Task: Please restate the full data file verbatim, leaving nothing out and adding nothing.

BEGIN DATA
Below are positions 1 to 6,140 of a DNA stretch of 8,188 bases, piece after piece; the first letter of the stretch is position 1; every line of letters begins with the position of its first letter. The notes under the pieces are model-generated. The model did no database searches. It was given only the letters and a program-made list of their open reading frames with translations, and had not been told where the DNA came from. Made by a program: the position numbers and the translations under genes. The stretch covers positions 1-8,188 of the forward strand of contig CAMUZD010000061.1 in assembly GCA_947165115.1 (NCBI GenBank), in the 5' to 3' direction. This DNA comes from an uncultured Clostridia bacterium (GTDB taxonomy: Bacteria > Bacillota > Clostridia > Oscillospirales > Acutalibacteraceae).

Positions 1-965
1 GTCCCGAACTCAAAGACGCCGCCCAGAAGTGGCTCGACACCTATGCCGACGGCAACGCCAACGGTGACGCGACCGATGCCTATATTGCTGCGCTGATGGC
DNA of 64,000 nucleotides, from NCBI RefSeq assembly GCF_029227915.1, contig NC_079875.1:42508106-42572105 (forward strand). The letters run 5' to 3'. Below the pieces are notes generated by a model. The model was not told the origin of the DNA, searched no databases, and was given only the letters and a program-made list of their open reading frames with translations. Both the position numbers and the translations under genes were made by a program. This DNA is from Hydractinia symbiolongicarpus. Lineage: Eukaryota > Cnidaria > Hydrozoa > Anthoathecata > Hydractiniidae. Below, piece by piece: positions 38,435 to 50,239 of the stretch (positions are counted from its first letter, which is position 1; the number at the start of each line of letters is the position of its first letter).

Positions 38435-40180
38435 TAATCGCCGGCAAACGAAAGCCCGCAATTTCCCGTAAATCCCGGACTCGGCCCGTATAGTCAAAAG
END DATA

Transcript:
Below are positions 1 to 6,140 of a DNA stretch of 8,188 bases, piece after piece; the first letter of the stretch is position 1; every line of letters begins with the position of its first letter. The notes under the pieces are model-generated. The model did no database searches. It was given only the letters and a program-made list of their open reading frames with translations, and had not been told where the DNA came from. Made by a program: the position numbers and the translations under genes. The stretch covers positions 1-8,188 of the forward strand of contig CAMUZD010000061.1 in assembly GCA_947165115.1 (NCBI GenBank), in the 5' to 3' direction. This DNA comes from an uncultured Clostridia bacterium (GTDB taxonomy: Bacteria > Bacillota > Clostridia > Oscillospirales > Acutalibacteraceae).

Positions 1-965
1 GTCCCGAACTCAAAGACGCCGCCCAGAAGTGGCTCGACACCTATGCCGACGGCAACGCCAACGGTGACGCGACCGATGCCTATATTGCTGCGCTGATGGC
DNA of 64,000 nucleotides, from NCBI RefSeq assembly GCF_029227915.1, contig NC_079875.1:42508106-42572105 (forward strand). The letters run 5' to 3'. Below the pieces are notes generated by a model. The model was not told the origin of the DNA, searched no databases, and was given only the letters and a program-made list of their open reading frames with translations. Both the position numbers and the translations under genes were made by a program. This DNA is from Hydractinia symbiolongicarpus. Lineage: Eukaryota > Cnidaria > Hydrozoa > Anthoathecata > Hydractiniidae. Below, piece by piece: positions 38,435 to 50,239 of the stretch (positions are counted from its first letter, which is position 1; the number at the start of each line of letters is the position of its first letter).

Positions 38435-40180
38435 TAATCGCCGGCAAACGAAAGCCCGCAATTTCCCGTAAATCCCGGACTCGGCCCGTATAGTCAAAAG